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Extension building expansion on the horizon, board chair says movement expected by spring

The Boyle County Cooperative Extension Office is “busting at the seams” and an expansion plan has already been devised. However, it’s going to take a while longer before decisions can be made about when to start it, if it will be done in phases or all at once, according to Sue Ferguson, chair of the Ag Extension District Board.

“This building is busting at the seams. There’s over 100 days of the year that there’s no room available” for community or extension events, she said. And with the addition of a horticulture agent, she said now there’s even less office space, storage rooms and cabinets for class and event supplies.

Ferguson said in 2015, there were 552 meetings held there; of those, 94 non-agent groups used the space. She said 87 different times, all of the rooms were occupied, and speculates those numbers have probably doubled.

The Extension building isn’t just for 4-H kids. She said it’s important to know adults from Homemakers groups to Bee Keepers and master gardeners use the facility constantly. And other groups use it for special luncheons and meetings.

Sitting inside a conference room, Ferguson steps up to a window, pointing to land the extension office owns behind and beside its building on Corporate Drive. It’s surrounded by property being developed by Wilderness Trail Distillery, Boyle County Technical College and Megitt on the opposite side of the road.

Ferguson said the organization’s County Extension Council, or CEC, came up with items on a wish list needed to best serve the local residents and presented it to the overseeing district board. The CEC is made up of people from the community who represent extension agents’ disciplines, such as agriculture and natural resources; 4-H youth development; family and consumer sciences; and horticulture.

This list has items the board agreed with, Ferguson said, but not everything can become a reality.

Mercer and Madison counties’ extension offices have expanded within the past five years and are designed as campuses, which is what Boyle would like to eventually have.

“So, in a perfect world, we will have this building expanded; a makerspace, which will also have some long narrow place so (archery club members) can learn to shoot straight arrows. And then we’ll have some kind of arena,” where 4-H members can learn how to show their animals in competition, she said. The arena was needed because the one at the fairgrounds won’t be available when and if the fairgrounds are sold.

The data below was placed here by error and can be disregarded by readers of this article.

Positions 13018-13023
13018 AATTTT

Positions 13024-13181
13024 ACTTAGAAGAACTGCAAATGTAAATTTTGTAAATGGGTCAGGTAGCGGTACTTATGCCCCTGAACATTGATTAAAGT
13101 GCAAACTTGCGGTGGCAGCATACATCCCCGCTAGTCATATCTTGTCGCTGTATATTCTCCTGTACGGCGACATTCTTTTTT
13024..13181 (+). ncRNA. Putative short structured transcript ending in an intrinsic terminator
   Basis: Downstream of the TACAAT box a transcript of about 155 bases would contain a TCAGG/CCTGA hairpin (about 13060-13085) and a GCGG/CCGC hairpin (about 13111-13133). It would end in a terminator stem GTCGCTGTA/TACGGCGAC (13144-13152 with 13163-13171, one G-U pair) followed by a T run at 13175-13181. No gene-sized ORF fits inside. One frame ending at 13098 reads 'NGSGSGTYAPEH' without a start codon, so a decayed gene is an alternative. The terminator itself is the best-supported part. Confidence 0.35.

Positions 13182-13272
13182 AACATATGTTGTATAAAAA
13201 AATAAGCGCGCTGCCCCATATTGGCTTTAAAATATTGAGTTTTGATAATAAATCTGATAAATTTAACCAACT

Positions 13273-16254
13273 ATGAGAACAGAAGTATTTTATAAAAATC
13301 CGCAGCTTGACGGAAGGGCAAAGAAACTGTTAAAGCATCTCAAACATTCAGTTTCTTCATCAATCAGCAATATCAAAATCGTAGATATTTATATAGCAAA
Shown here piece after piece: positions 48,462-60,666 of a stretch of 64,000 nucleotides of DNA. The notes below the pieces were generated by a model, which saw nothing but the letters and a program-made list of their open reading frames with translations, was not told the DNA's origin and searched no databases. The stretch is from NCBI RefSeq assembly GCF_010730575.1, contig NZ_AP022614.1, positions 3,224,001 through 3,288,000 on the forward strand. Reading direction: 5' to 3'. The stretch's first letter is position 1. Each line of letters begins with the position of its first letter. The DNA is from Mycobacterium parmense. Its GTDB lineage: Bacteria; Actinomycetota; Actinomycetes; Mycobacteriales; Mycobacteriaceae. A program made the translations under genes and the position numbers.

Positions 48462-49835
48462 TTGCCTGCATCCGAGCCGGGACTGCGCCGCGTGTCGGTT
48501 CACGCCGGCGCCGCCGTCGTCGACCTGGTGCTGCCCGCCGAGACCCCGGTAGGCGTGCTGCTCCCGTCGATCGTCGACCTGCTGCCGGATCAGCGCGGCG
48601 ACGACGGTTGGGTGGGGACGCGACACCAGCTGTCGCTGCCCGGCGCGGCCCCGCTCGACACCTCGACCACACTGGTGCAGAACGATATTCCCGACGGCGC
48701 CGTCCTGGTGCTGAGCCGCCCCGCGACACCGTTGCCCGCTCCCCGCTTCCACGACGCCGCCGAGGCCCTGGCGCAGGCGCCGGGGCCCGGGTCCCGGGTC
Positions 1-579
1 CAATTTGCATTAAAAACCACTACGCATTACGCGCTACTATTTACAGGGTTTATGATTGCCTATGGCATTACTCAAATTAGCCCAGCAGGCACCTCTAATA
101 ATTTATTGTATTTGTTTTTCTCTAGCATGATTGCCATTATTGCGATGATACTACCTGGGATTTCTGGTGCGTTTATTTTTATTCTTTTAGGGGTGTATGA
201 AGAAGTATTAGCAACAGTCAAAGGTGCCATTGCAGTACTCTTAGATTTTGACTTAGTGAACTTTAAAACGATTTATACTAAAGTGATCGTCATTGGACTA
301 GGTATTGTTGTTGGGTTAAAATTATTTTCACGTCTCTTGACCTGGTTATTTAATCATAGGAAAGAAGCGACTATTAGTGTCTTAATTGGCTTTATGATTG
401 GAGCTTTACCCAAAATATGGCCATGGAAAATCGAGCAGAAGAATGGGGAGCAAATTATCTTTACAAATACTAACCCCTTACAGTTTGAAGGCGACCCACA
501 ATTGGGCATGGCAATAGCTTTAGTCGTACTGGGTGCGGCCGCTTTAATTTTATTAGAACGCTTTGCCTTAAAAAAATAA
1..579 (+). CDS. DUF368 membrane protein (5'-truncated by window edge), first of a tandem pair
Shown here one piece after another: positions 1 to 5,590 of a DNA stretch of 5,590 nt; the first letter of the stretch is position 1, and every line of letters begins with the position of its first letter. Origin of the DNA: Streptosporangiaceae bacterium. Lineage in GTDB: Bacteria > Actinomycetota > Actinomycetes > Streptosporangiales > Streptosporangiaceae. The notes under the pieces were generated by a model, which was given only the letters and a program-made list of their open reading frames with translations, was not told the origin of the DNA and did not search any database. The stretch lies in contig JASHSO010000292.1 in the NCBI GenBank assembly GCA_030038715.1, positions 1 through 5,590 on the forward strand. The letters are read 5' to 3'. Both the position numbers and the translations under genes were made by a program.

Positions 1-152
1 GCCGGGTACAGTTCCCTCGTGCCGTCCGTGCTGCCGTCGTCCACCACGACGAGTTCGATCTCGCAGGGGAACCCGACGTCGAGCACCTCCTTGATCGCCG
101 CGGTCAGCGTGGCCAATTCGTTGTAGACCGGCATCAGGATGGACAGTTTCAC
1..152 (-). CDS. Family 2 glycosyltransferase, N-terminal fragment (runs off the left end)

The District Board has already hired an architect and they have “beautiful” plans for the expansion, Ferguson said.

“He came up with a plan and how much it’ll be. If we do it all at once, it’s a lot of money,” Ferguson said. Or they can choose to “part it out.”

“So now we’re in the process of seeing how much money we have, how much money we can spend. Nothing has been written in stone.”

The Boyle County Cooperative Extension Office is funded through property taxes. The current tax rate is .04955 or 4.955 cents per every $100 of assessed value. That means someone with a $100,000 home pays $49.55 annually to the office’s special taxing district.

County Treasurer Mary Conley said during the current 2018 tax collection year, the extension office will be receiving $828,188 from Boyle county property taxes and $201,550 from tangible property taxes.

Boyle County Judge-Executive Harold McKinney, who serves on the extension district board, said it is “using due diligence” in making sure the expansion project can be paid for. He expects the board to use some of its reserves to pay for the expansion, along with a traditional loan.

“It’s a huge project. If it’s a perfect world we’ll do it all at once. I can’t promise you that we will,” Ferguson said. She said by spring, things should start moving.

“They’ll be moving dirt,” she said. “… I’m not sure what they’ll be moving dirt for, but they will be moving dirt.”